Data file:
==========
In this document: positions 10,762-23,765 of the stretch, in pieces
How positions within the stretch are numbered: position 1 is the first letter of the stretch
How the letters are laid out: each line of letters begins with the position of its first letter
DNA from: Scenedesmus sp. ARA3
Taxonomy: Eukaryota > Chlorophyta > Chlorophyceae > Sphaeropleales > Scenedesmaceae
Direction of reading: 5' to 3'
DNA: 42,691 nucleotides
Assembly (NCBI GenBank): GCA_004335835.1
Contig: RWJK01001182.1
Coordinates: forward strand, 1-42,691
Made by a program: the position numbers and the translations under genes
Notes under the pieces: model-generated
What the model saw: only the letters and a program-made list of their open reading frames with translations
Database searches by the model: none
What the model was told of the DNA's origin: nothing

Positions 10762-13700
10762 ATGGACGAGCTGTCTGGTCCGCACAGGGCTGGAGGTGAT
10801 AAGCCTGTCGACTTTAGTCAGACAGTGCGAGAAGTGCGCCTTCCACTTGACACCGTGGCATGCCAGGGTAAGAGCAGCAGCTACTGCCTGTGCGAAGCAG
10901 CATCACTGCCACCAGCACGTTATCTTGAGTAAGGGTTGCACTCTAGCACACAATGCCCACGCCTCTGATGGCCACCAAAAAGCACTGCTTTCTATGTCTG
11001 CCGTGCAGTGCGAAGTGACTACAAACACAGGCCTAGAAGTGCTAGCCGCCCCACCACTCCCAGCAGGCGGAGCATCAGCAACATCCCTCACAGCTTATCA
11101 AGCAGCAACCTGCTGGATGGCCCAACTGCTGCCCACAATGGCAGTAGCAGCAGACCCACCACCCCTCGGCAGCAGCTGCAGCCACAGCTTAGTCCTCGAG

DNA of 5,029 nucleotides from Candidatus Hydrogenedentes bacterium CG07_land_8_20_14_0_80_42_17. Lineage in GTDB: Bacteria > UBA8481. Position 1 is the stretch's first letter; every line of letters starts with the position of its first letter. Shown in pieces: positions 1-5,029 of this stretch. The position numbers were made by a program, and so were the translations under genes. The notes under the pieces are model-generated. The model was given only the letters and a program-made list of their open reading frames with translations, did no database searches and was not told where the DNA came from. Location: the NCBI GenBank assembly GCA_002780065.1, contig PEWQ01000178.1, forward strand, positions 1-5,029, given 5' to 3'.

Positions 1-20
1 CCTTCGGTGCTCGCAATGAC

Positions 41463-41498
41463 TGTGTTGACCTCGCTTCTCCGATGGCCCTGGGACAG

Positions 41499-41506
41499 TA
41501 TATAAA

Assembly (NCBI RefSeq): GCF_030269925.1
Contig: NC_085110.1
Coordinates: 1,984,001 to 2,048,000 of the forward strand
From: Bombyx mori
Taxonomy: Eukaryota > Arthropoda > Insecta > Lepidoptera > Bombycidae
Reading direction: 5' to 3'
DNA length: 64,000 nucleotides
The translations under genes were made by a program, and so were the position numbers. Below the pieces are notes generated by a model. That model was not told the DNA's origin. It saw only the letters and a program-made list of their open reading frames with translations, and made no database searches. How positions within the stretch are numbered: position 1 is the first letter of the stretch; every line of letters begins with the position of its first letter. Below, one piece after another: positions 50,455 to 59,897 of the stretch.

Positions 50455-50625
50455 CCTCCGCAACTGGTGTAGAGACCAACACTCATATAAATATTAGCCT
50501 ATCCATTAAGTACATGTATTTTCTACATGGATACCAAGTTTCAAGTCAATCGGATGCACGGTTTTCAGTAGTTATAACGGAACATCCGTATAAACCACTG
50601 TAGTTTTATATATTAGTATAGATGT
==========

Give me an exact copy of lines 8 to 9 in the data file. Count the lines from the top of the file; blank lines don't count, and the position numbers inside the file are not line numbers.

Assembly (NCBI GenBank): GCA_004335835.1
Contig: RWJK01001182.1